About 4:20 A.M., Wednesday, January 2, 2013 I topped the hill on US Route 220 just North of Old Fields. Reasonably bright eyed and bushy tailed, a medium cup of Sheetz Breakfast Blend coffee in my hand, my day was starting OK. No traffic behind or in front, but a glow of oncoming headlights in the dip ahead for which I’d soon have to hit my dimmer a glint, left side, moving. A deer’s eye, body dark as the background against which she stood.
Coming out. I got off the gas, on the brake gently. We were going to meet if I didn’t get a bit more aggressive.
Steered left, braked harder, she jumped faster. We missed, but not by much. Out of the corner of my eye, through side window, I saw the second in line wasn’t going to miss me.
It didn’t. A subdued bang when it hit the side of my van. A definite large lifting bump when my left rear tire ran over it. I drove on to Romney with an unsettled mind.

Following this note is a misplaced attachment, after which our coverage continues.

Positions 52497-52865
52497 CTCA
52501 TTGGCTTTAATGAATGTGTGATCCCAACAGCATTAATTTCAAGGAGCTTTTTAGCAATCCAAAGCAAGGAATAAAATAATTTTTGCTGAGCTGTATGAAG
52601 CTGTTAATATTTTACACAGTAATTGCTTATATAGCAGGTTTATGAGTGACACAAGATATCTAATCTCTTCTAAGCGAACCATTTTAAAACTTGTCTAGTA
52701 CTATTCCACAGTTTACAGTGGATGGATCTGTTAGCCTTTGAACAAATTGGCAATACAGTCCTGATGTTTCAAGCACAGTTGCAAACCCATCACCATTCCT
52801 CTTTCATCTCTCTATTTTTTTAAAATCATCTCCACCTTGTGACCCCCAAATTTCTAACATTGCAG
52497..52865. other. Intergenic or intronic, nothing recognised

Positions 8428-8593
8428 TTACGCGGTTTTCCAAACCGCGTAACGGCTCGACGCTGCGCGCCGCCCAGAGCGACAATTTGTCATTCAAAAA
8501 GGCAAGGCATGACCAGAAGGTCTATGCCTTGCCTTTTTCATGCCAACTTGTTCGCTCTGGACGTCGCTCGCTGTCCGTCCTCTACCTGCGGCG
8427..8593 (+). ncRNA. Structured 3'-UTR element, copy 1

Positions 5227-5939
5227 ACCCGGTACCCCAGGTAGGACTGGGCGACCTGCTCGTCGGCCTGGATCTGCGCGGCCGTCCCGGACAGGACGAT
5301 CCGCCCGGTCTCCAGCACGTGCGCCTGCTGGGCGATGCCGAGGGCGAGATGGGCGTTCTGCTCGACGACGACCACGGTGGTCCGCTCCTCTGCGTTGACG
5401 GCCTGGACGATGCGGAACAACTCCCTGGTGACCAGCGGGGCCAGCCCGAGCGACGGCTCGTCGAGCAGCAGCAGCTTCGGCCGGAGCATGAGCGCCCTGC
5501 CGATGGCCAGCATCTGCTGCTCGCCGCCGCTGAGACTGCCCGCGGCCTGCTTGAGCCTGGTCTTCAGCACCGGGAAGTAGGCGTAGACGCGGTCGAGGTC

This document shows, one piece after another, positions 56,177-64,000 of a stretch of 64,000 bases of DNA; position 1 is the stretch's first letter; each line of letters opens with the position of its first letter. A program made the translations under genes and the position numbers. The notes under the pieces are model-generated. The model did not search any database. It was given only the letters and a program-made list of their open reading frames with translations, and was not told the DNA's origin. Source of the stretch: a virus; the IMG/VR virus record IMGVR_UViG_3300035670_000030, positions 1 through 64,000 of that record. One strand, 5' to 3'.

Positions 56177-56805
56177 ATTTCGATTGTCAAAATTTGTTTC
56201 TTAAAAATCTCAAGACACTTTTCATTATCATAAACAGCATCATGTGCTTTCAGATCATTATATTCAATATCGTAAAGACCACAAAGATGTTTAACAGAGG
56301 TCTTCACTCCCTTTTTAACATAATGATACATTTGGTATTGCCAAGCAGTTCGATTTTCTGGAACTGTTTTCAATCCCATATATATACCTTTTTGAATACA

What to do? What’s proper? What’s humane? What’s expected?
Do I stop, turn around, find the deer in my headlights and assess it’s condition? Do I risk alarming, snarling morning traffic with roadside activity? Emergency blinkers and stumbling search with my dying flashlight? Do I unclamp Van’s tire lug wrench and carry it along in case I feel I should put a crippled deer out of its misery.
Thoughts of the unfortunate Harrisonburg policeman who was seen dispatching a severely injured house cat with his night stick crossed my mind. He went through at least two court appearances before he was exonerated on charges of cruelty to animals.